If the title is also published in physical format, and you are affiliated with or otherwise have a relationship with the publisher of the physical book, please explain your relationship with the publisher of the physical book and provide any documentation you may have of your relationship.

We look forward to making the title available to Kindle customers as quickly as possible.

Thank you,

I had two initial reactions to this: One, why would they have added the “Confirm Content Rights” section to the creation process if they were going to do this? and Two: They expect us to send them copies of our private, signed contracts?

I have no idea if other companies do this, or try to. But the second I read this, I knew there was no way we would ever send them the copies. Those contracts are private legal documents between us and our contributors, and frankly none of their damned business. Showing Amazon those documents would do absolutely nothing to further indemnify them from responsibility if we did publish something without legal right. I talked with Kay about this and we agreed on all points.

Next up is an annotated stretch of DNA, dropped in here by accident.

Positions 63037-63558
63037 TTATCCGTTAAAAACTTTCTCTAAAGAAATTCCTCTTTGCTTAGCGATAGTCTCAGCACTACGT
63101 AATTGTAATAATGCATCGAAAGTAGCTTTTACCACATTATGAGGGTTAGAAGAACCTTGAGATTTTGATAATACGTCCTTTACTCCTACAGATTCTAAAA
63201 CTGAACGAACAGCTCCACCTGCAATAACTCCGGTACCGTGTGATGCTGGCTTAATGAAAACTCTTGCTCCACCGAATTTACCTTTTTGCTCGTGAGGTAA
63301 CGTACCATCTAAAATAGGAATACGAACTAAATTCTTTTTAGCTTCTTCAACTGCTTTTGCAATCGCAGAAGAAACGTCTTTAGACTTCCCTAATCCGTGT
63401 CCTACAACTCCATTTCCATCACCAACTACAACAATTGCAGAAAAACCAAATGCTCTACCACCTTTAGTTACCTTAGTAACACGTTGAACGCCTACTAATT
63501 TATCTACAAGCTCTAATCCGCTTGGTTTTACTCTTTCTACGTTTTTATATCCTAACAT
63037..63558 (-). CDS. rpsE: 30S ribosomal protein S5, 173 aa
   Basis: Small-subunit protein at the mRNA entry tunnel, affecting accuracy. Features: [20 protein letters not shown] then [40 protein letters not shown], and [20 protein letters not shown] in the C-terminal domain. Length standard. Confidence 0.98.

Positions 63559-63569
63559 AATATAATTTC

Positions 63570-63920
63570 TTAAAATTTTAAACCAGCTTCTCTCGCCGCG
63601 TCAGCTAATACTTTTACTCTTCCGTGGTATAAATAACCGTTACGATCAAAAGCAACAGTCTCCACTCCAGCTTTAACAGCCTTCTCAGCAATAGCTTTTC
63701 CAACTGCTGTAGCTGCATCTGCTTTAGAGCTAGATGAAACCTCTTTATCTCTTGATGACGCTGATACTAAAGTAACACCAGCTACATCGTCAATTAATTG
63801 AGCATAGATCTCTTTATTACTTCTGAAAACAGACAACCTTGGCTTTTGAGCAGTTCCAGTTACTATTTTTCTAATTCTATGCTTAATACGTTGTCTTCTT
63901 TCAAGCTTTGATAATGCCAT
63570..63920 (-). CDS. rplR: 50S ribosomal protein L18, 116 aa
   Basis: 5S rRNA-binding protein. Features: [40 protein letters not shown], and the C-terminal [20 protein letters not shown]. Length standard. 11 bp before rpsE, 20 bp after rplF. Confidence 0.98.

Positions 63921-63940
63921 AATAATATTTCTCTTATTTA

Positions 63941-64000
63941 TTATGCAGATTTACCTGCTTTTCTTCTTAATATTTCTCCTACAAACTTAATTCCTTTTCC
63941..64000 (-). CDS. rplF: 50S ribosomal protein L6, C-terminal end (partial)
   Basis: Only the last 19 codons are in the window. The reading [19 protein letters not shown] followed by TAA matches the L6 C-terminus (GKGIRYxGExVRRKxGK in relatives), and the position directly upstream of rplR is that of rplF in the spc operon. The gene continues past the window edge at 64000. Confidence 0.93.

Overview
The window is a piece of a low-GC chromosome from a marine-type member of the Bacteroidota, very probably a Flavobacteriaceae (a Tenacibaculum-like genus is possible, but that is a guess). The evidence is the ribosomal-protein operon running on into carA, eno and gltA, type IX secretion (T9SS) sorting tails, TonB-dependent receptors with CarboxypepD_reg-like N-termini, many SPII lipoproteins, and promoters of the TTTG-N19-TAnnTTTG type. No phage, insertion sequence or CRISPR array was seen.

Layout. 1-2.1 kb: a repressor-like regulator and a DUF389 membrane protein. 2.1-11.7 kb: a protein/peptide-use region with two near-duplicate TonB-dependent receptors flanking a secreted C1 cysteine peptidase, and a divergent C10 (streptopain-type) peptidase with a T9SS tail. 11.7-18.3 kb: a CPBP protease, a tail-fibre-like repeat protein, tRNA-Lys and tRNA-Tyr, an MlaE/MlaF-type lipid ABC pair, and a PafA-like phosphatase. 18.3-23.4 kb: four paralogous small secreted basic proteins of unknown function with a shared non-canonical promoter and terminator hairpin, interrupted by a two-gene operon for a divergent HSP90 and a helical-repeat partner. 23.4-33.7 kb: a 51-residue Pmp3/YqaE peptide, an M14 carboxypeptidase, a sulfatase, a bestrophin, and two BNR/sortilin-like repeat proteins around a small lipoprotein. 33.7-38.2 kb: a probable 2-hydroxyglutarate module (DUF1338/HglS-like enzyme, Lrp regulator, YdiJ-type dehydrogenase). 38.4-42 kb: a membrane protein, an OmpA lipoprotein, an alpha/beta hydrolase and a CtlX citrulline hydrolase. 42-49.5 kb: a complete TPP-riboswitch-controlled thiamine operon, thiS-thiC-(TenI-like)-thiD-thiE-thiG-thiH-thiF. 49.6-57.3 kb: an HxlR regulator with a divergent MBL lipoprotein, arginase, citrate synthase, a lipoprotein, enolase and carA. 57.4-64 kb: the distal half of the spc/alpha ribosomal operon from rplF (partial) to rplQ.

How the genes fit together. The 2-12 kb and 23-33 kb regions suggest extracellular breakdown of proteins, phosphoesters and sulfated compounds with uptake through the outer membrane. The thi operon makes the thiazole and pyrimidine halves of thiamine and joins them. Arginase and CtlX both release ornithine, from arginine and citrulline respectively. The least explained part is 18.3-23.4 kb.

On Tuesday the 29th, I sent back this reply (Again, exactly as sent except without contact information):

RE: Alert from Amazon DTP

From: Bart Leib ([EMAIL REMOVED])
Sent: Tue 12/29/09 1:09 PM
Cc: Kay Holt ([EMAIL REMOVED])


My name is Bart Leib. I am co-owner of Crossed Genres magazine ( The title your email mentioned is issue # 14 of our monthly magazine.

Crossed Genres is a registered Sole Proprietorship in Massachusetts. We license the rights for all the writing and art we publish from the authors/artists, just as any magazine would.